Antimicrobial peptides are not sufficient to promote wound healing and contain secondary infections in patients with diabetic foot ulcers, according to study results.
The study comprised 40 biopsy specimens: 20 from patients with type 2 diabetes mellitus and diabetic foot ulcers (DFU) and 20 from healthy volunteer donors. The healthy donors, who acted as control subjects, had an average age of 36.58±14.66 years; patients with DFU had an average age of 57.95±13.85 years (P<.001).
Researchers conducted the study to evaluate expression patterns of the primary antimicrobial peptides (AMP) in patients with DFU. These AMP are human neutrophil peptide (HNP)-1, human beta-defensin (HBD)-1, HBD-2, HBD-3, HBD-4, and cathelicidin LL-37.
The biopsies were analyzed with real-time polymerase chain reaction, immunohistochemistry, morphometry, primary epidermal keratinocyte culture, phenotype identification, and cell infection.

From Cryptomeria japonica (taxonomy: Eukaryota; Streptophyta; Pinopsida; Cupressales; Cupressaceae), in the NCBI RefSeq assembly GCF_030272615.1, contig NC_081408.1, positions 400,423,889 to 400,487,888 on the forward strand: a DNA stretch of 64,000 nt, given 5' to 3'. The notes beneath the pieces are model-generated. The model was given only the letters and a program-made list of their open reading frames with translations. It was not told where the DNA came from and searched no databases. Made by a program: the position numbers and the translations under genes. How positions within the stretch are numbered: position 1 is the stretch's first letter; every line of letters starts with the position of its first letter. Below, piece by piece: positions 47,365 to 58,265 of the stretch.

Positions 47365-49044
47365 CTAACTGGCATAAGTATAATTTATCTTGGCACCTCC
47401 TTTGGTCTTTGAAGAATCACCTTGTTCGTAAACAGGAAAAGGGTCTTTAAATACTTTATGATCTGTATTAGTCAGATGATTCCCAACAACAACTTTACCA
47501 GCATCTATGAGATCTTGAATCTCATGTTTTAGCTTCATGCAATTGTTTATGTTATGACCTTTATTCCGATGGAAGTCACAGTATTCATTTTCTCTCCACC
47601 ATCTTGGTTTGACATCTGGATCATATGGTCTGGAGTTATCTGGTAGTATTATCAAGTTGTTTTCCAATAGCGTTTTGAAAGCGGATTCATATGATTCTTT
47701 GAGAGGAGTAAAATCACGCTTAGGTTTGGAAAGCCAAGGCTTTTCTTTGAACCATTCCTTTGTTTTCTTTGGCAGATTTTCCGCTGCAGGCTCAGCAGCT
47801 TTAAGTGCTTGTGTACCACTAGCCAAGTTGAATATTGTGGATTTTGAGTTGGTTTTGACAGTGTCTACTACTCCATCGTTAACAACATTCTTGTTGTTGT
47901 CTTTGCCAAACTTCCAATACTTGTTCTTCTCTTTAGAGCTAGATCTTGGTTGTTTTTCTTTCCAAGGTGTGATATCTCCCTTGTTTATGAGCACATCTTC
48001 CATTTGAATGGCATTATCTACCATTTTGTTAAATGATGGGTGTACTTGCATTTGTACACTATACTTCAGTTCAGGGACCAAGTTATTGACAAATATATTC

The investigators determined that cathelicidin LL-37 had low or no expression in the epidermal cells of patients with DFU when compared with the healthy controls. Beta-defensins, however, were overexpressed in patients with DFU.
While defensins are expressed in DFU, investigators said they are insufficient for promoting wound healing and for preventing further infection.
“… the low or lack of production of cathelicidin [LL-37] might contribute to the pathogenesis of DFU,” researchers said.
Disclosure: The researchers report no relevant financial disclosures.